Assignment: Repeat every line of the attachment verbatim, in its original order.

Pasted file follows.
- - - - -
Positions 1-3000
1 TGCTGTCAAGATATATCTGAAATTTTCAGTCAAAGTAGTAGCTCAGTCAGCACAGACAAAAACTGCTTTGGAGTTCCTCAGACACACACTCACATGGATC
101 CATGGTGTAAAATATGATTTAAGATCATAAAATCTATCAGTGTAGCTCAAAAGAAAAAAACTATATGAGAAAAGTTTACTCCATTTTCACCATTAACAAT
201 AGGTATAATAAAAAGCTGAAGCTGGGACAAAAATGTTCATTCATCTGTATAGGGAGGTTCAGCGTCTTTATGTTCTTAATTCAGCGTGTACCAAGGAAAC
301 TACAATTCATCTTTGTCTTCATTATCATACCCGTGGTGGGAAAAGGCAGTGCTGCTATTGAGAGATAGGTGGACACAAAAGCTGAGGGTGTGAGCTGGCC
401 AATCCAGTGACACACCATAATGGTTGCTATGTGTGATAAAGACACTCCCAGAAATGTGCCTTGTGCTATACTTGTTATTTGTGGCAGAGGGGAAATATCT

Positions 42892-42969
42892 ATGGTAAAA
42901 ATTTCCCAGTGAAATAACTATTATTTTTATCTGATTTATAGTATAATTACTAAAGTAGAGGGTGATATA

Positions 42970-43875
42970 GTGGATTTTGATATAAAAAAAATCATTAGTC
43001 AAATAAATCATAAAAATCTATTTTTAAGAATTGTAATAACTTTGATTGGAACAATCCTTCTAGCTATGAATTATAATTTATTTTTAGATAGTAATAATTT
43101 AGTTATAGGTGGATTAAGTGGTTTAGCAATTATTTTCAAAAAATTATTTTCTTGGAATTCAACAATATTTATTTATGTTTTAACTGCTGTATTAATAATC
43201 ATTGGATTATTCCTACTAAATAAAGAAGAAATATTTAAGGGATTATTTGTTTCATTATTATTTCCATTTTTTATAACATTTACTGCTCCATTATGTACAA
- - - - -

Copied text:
Positions 1-3000
1 TGCTGTCAAGATATATCTGAAATTTTCAGTCAAAGTAGTAGCTCAGTCAGCACAGACAAAAACTGCTTTGGAGTTCCTCAGACACACACTCACATGGATC
101 CATGGTGTAAAATATGATTTAAGATCATAAAATCTATCAGTGTAGCTCAAAAGAAAAAAACTATATGAGAAAAGTTTACTCCATTTTCACCATTAACAAT
201 AGGTATAATAAAAAGCTGAAGCTGGGACAAAAATGTTCATTCATCTGTATAGGGAGGTTCAGCGTCTTTATGTTCTTAATTCAGCGTGTACCAAGGAAAC
301 TACAATTCATCTTTGTCTTCATTATCATACCCGTGGTGGGAAAAGGCAGTGCTGCTATTGAGAGATAGGTGGACACAAAAGCTGAGGGTGTGAGCTGGCC
401 AATCCAGTGACACACCATAATGGTTGCTATGTGTGATAAAGACACTCCCAGAAATGTGCCTTGTGCTATACTTGTTATTTGTGGCAGAGGGGAAATATCT

Positions 42892-42969
42892 ATGGTAAAA
42901 ATTTCCCAGTGAAATAACTATTATTTTTATCTGATTTATAGTATAATTACTAAAGTAGAGGGTGATATA

Positions 42970-43875
42970 GTGGATTTTGATATAAAAAAAATCATTAGTC
43001 AAATAAATCATAAAAATCTATTTTTAAGAATTGTAATAACTTTGATTGGAACAATCCTTCTAGCTATGAATTATAATTTATTTTTAGATAGTAATAATTT
43101 AGTTATAGGTGGATTAAGTGGTTTAGCAATTATTTTCAAAAAATTATTTTCTTGGAATTCAACAATATTTATTTATGTTTTAACTGCTGTATTAATAATC
43201 ATTGGATTATTCCTACTAAATAAAGAAGAAATATTTAAGGGATTATTTGTTTCATTATTATTTCCATTTTTTATAACATTTACTGCTCCATTATGTACAA